On today’s show, we chatted with Jill NoJack, fantasy author and Kindle Scout winner. The first book in her Bad Tom paranormal romantic comedy series, The Familiar, was selected for a publishing deal with Amazon. We asked her all about the Kindle Scout program, who might want to consider trying out, and what’s in it for the authors who are selected by Amazon.
Jill talked about what it takes to be chosen (excellent copy-editing and a great cover for starters) and how Amazon promotes those books that are published through the program. Winners receive $1500 and a 50% royalty split, and the ebooks get marketed through Amazon, are sometimes eligible for Daily Deals, and sometimes get submitted to Bookbub on Amazon’s dollar. For a self-published author who has been struggling to gain traction, it can get a new series or stand-alone book off to a solid start. Jill did a thorough write-up of her experience on Steve Vernon’s blog.
Tonight we talked with horror and dark fantasy author J Thorn. He’s sold over 130,000 ebooks since coming on the scene a few years ago, and he’s collaborated with more authors than Lindsay can count without taking off her shoes. We asked him why he’s collaborating with so many folks, some of the challenges and pitfalls (and perks), and then we interrogated him on boxed sets, both bundles he’s done of his own series and multi-author boxed sets that he’s organized.
Here are a few more details on what we discussed:
Challenges of epic fantasy versus dark fantasy/horror
Networking online as an introvert
Forming collaboration teams (finding people whose strengths match your weaknesses and vice versa)
Handling finances when you’re collaborating or paying other authors for multi-author boxed sets
Some of the challenges of approaching higher selling authors and getting them to be involved in boxed sets or joint projects
Whether multi-author boxed sets are still effective, or if the market too saturated
Boxing up your own trilogies or series starters and making it look like an even better deal by adding some related short stories or novellas
The more options you have for marketing and promotion as your back catalogue grows (the more titles you have, the less emotionally attached you are to one)
Tonight we discussed Lindsay’s foray into serialized fiction, how it went, what she learned, and whether it’s better to go wide right now or stick that serial into KDP Select so it earns money for page reads in Kindle Unlimited. Some of the specific questions: are serials trickier than novels, should new authors avoid them, and what do you do for cover art when you’re publishing in installments?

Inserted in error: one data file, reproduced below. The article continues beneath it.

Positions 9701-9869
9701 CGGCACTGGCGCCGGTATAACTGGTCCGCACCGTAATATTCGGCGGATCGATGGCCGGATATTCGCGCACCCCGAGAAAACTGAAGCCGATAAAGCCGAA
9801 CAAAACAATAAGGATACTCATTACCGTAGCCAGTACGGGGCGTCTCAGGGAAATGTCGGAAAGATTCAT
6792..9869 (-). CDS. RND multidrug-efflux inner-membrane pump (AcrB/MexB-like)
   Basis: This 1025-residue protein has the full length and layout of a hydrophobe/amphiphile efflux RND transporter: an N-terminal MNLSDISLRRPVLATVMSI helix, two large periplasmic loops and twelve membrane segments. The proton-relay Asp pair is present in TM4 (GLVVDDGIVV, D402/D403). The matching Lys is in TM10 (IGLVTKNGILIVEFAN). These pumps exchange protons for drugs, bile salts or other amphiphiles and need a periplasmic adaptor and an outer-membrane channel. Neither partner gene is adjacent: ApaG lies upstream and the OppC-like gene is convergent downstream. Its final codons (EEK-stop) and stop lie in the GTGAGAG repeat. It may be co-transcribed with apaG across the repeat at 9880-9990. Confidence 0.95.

We also talked about when it makes sense to quit the day job and become a full-time writer. Jeff is thinking of making the jump soon, so we asked Jo questions about his experiences, how much he saved up, setting aside money for quarterly taxes and health insurance, and how long you should wait, even after you’re earning a good income from your writing.
Tonight we chatted with fantasy author Abigail Hilton about making money from Patreon, audiobooks, and web comics as well as full-length novels. She doesn’t write in the most popular subgenre of fantasy, and she creates anthropomorphized characters for her adventures, but she’s diversifying her income and making notable money from her work.
Here’s a bit of what we covered:
Supplementing your monthly income with Patreon
What Patreon is exactly and how it works
Patreon versus Kickstarter
Getting people to sign up for your Patreon page and asking for tips versus monthly payments
Choosing rewards that don’t require extra work on your part, because they’re things you would do anyway
Using Podiobooks to find an audience versus publishing audiobooks straight to Audible
The expense of doing full cast recordings for audiobooks and is it worth it?
Finding artists to illustrate your world (and to create extras for Patreon rewards)
Creating web comics as an add-on for your regular fiction series
Hiring reliable artists and whether the expense can be worth it
Facebook ads when you’re an author in a small, less popular niche
Split testing Facebook ads for covers (figuring out which is your most popular cover option before even publishing the book)
Thanks to Abigail for all of the great information. You can visit her website, where she has free ebooks and audios available, and check out her books on Amazon.